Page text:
(39) Who did with her according to his vow.--In this significant euphemism the narrator drops the veil--as though with a shudder--over the terrible sacrifice. Of course, "did with her according to his vow" can only mean "offered her up for a burnt offering" (Judges 11:31). "Some," says Luther, "affirm that he did not sacrifice her; but the text is clear enough." The attempt, first started by Rabbi Kimchi, to make this mean "kept her unmarried until death"--i.e., shut her up in a sacred celibacy--is a mere sophistication of plain Scripture. That he did actually slay her in accordance with his cherem is clear, not only from the plain words, but also for the following reasons:--(1) The customs of that day knew nothing about treating women as "nuns." If there had been any institution of vestals among the Jews we should without fail have heard of it, nor would the fate of Jephthah's daughter been here regarded and represented as exceptionally tragic. (2) There are decisive Scriptural analogies to Jephthah's vow, taken in its most literal sense--Abraham (Genesis 23:3), Saul (1Samuel 14:44), &c. (See on Judges 11:31.) (3) There are decisive Pagan analogies, both Oriental (2Kings 3:27; Amos 2:1) and classical. Thus Idomeneus actually sacrificed his eldest son (Serv. ad 'n. iii. 331) in an exactly similar vow, and Agamemnon his daughter Iphigenia. (4) The ancient Jews, who were far better acquainted than we can be with the thoughts and customs of their race and the meaning of their own language, have always understood that Jephthah did literally offer his daughter as "a burnt offering." The Targum of Jonathan adds to the words "it was a custom in Israel" the explanation, "in order that no one should make his son or his daughter a burnt offering, as Jephthah did, and did not consult Phinehas the priest. Had he done so, he would have redeemed her with money"--i.e., Phinehas would have decided that it was less crime to redeem such a cherem than to offer a human sacrifice. It is curious to find that another legend (hagadah) connects Phinehas with this event in a very different way. It says that Phinehas sanctioned, and even performed the sacrifice, and that for this very reason he was superseded by the indignation of the Israelites, which is the reason they offer for the fact that Eli was of the house, not of Phmehas, but of Ithamar (Lightfoot, Works, i. 12-18). In the same way Idomeneus, after sacrificing his eldest son, is punished by the gods with plague and by his citizens with banishment. Josephus agrees with these Jewish authorities, and says that Jephthah offered (holokautosen) his daughter (see on Judges 11:31); and so does Rabbi Tanchum. The opinion was undisputed till a thousand years after Christ, when Rabbi Kimchi invented the plausible hypothesis which has pleased so many commentators who carry their own notions to the Bible ready made, and then find them there. Ewald contents himself with saying that this "timid modern notion needs no refutation." It is remarkable that we find a similar vow as late as the sixth century after Christ. Abd Almuttalib, grandfather of Mohammed, vows to kill his son Abd Allah if God will give him ten sons. He had twelve sons; but when he wishes to perform his vow the Koreish interfere, and Abd Almuttalib, at the bidding of a priestess, gives one hundred camels as a ransom (Weil, Mohammed, p. 8).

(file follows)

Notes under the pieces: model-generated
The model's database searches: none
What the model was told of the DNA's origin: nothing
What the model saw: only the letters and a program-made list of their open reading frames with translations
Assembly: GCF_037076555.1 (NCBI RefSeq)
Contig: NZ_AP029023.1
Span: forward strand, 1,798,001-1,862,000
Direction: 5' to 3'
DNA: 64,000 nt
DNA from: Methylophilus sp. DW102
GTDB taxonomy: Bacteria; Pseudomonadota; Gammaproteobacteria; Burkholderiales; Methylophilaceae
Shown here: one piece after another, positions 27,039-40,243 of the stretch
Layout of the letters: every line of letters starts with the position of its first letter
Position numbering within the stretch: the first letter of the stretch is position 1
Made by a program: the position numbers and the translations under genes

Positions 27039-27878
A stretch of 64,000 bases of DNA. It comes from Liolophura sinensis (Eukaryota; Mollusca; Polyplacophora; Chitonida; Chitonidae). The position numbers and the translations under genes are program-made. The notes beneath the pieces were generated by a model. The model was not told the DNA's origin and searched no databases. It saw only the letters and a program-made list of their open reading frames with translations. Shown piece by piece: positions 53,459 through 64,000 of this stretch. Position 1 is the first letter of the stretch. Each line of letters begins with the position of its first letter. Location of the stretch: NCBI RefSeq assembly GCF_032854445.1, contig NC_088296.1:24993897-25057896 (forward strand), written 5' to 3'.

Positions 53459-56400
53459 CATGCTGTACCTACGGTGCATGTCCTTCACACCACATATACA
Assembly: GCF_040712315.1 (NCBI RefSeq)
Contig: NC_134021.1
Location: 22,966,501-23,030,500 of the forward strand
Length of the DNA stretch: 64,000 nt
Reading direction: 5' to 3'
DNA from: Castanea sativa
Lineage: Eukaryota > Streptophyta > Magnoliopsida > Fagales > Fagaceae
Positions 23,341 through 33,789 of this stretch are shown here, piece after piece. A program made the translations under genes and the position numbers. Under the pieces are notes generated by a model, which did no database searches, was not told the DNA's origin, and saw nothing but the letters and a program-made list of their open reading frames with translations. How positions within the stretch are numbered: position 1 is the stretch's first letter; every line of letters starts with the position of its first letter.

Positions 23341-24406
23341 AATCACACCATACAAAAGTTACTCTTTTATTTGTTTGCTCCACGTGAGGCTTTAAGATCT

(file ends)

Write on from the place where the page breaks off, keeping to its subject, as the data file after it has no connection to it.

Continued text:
It was a custom.--Or, ordinance--namely, to lament Jephthah's daughter. Probably the custom was local only, for we find no other allusion to it.

Verse 39. - Who did with her according to his vow. Nothing can be more express than this statement. In fact, except the natural horror we feel at a human sacrifice, there is nothing to cast the least shade of doubt upon the fact that Jephthah's daughter was offered up as a burnt offering, in accordance with heathen notions, but, as Josephus says, neither "conformably to the law, nor acceptably to God." Most of the early Jewish commentators and all the Christian Fathers for ten or eleven centuries (Origen, Chrysostom, Theo-doret, Jerome, Augustine, etc.) held this view. Luther's comment is, "Some affirm that he did not sacrifice her, but the text is clear enough." She knew. Rather, she had known. 11:29-40 Several important lessons are to be learned from Jephthah's vow. 1. There may be remainders of distrust and doubting, even in the hearts of true and great believers. 2. Our vows to God should not be as a purchase of the favour we desire, but to express gratitude to him. 3. We need to be very well-advised in making vows, lest we entangle ourselves. 4. What we have solemnly vowed to God, we must perform, if it be possible and lawful, though it be difficult and grievous to us. 5. It well becomes children, obediently and cheerfully to submit to their parents in the Lord. It is hard to say what Jephthah did in performance of his vow; but it is thought that he did not offer his daughter as a burnt-offering. Such a sacrifice would have been an abomination to the Lord; it is supposed she was obliged to remain unmarried, and apart from her family. Concerning this and some other such passages in the sacred history, about which learned men are divided and in doubt, we need not perplex ourselves; what is necessary to our salvation, thanks be to God, is plain enough. If the reader recollects the promise of Christ concerning the teaching of the Holy Spirit, and places himself under this heavenly Teacher, the Holy Ghost will guide to all truth in every passage, so far as it is needful to be understood.
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Alphabetical: a according After and as At became comes CUSTOM did end father From had he her in Israel Israelite it made man months no of relations returned she the this Thus to two virgin vow vowed was which who with

OT History: Judges 11:39 It happened at the end of two (Jd Judg. Jdg) Christian Bible Study Resources, Dictionary, Concordance and Search Tools